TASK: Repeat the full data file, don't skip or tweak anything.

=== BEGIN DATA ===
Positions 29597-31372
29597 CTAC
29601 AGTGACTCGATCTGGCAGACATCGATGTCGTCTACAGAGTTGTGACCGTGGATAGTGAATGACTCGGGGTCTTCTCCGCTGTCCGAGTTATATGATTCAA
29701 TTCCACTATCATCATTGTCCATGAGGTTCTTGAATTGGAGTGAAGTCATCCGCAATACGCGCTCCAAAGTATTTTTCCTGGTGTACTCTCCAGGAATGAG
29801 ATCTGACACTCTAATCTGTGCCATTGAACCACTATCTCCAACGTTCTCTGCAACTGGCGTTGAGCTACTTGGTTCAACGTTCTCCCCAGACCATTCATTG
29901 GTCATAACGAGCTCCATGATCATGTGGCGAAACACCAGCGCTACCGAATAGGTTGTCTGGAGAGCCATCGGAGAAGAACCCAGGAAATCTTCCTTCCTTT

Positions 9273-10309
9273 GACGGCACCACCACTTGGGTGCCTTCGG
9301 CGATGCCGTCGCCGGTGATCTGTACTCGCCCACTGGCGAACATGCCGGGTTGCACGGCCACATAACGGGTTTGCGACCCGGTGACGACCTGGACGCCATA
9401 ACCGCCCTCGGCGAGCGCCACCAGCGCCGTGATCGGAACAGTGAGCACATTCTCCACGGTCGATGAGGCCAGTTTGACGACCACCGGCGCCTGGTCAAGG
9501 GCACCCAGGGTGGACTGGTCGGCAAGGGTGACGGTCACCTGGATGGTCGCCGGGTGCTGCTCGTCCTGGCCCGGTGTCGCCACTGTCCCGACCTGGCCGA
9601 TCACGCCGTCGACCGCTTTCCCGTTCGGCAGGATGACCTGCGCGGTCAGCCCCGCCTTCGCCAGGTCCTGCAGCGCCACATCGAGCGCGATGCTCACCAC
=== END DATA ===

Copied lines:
Positions 29597-31372
29597 CTAC
29601 AGTGACTCGATCTGGCAGACATCGATGTCGTCTACAGAGTTGTGACCGTGGATAGTGAATGACTCGGGGTCTTCTCCGCTGTCCGAGTTATATGATTCAA
29701 TTCCACTATCATCATTGTCCATGAGGTTCTTGAATTGGAGTGAAGTCATCCGCAATACGCGCTCCAAAGTATTTTTCCTGGTGTACTCTCCAGGAATGAG
29801 ATCTGACACTCTAATCTGTGCCATTGAACCACTATCTCCAACGTTCTCTGCAACTGGCGTTGAGCTACTTGGTTCAACGTTCTCCCCAGACCATTCATTG
29901 GTCATAACGAGCTCCATGATCATGTGGCGAAACACCAGCGCTACCGAATAGGTTGTCTGGAGAGCCATCGGAGAAGAACCCAGGAAATCTTCCTTCCTTT

Positions 9273-10309
9273 GACGGCACCACCACTTGGGTGCCTTCGG
9301 CGATGCCGTCGCCGGTGATCTGTACTCGCCCACTGGCGAACATGCCGGGTTGCACGGCCACATAACGGGTTTGCGACCCGGTGACGACCTGGACGCCATA
9401 ACCGCCCTCGGCGAGCGCCACCAGCGCCGTGATCGGAACAGTGAGCACATTCTCCACGGTCGATGAGGCCAGTTTGACGACCACCGGCGCCTGGTCAAGG
9501 GCACCCAGGGTGGACTGGTCGGCAAGGGTGACGGTCACCTGGATGGTCGCCGGGTGCTGCTCGTCCTGGCCCGGTGTCGCCACTGTCCCGACCTGGCCGA
9601 TCACGCCGTCGACCGCTTTCCCGTTCGGCAGGATGACCTGCGCGGTCAGCCCCGCCTTCGCCAGGTCCTGCAGCGCCACATCGAGCGCGATGCTCACCAC